Obesity Likely Contributing To Older, Minority Women's Increased Arthritis Risk
Older minority women are more likely than their white counterparts to develop osteoarthritis, the most common form of arthritis, likely because of risk factors such as obesity, according to a study published last month in the Journal of American Geriatrics Society, Reuters Health reports.
For the study, researcher Nicole Wright of the University of Arizona and colleagues studied 146,494 women participating in the Women's Health Initiative -- an ongoing study of healthy postmenopausal women. Forty-four percent of the women had been diagnosed with osteoarthritis. Researchers found that the risk for developing osteoarthritis was slightly higher for American Indian and black women compared with white women. Asian women had the lowest risk. Women in their 70s had the highest risk of osteoarthritis, while younger women had less risk. Other risk factors for osteoarthritis include level of activity, education, income and weight, Reuters Health reports.
Among women in their 50s, 39.3% of Hispanic women had osteoarthritis, compared with 36.4% of American Indians, 33.8% of blacks, 25.8% of Asians and 22.6% of whites. Risk factors associated with the condition were more common among blacks, American Indians and Hispanics. For example, 57.9% of blacks were obese, compared with 51% of American Indians, 41.9% of Hispanics and 32.9% of whites. Researchers speculate that excess weight increases the physical stress on the joints and bone mineral density, which might increase stiffness in bones and contribute to the weakening of cartilage.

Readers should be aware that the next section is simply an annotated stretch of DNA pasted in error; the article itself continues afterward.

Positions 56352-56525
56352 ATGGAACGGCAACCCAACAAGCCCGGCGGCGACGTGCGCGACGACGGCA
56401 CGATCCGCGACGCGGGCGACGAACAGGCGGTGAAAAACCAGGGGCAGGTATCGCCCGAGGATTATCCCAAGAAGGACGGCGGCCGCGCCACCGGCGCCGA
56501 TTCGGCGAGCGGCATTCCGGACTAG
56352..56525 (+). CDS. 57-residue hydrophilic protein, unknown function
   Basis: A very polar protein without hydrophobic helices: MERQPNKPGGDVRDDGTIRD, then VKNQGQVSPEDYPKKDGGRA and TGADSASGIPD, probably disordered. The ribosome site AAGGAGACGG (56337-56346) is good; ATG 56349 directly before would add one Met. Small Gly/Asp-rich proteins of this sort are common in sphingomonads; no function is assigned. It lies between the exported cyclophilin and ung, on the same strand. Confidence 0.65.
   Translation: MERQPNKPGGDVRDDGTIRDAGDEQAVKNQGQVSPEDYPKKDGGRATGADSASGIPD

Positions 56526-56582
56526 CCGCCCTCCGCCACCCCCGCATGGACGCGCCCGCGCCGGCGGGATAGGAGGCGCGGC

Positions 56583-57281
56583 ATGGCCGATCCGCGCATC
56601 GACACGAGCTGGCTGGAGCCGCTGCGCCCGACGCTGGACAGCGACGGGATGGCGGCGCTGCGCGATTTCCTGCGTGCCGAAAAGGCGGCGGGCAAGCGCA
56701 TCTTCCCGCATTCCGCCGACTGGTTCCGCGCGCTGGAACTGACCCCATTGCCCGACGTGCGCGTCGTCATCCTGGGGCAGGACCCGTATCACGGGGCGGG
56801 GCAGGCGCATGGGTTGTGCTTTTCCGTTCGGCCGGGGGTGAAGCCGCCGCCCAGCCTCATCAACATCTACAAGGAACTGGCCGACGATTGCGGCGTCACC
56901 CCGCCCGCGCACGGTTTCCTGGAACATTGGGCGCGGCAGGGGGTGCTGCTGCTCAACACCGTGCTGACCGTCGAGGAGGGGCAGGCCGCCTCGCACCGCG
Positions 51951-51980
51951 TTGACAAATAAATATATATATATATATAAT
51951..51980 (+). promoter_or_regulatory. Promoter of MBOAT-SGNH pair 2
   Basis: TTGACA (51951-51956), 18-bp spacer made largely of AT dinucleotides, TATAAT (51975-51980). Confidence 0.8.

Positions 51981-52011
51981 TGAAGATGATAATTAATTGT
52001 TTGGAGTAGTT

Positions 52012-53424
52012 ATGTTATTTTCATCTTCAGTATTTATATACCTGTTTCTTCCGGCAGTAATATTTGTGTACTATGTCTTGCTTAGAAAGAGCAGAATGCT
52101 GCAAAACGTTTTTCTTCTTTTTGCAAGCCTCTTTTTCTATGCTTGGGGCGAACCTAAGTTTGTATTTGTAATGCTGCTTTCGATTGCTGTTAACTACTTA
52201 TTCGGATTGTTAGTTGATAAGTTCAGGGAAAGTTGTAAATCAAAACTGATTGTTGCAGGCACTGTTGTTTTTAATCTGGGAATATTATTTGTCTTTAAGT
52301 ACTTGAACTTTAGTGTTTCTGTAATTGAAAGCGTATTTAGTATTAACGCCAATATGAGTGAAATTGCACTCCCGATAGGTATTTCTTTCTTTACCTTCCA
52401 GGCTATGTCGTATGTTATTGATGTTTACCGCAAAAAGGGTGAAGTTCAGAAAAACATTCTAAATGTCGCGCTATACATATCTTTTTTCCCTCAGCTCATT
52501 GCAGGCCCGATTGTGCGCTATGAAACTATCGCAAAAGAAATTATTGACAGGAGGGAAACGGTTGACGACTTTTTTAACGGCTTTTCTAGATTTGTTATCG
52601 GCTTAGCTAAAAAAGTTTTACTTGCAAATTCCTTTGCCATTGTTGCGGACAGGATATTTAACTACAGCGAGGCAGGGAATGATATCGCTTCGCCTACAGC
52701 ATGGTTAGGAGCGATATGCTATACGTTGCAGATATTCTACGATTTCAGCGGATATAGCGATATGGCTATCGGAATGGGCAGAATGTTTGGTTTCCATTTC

According to the study, the findings offer "strong evidence that body weight and [body mass index] may be large contributing factor[s] to the number and severity of osteoarthritis symptoms, further elaborating the importance of postmenopausal women" -- especially those who are black, Hispanic and American Indian -- to maintain a healthy weight (Reuters Health, 10/17).
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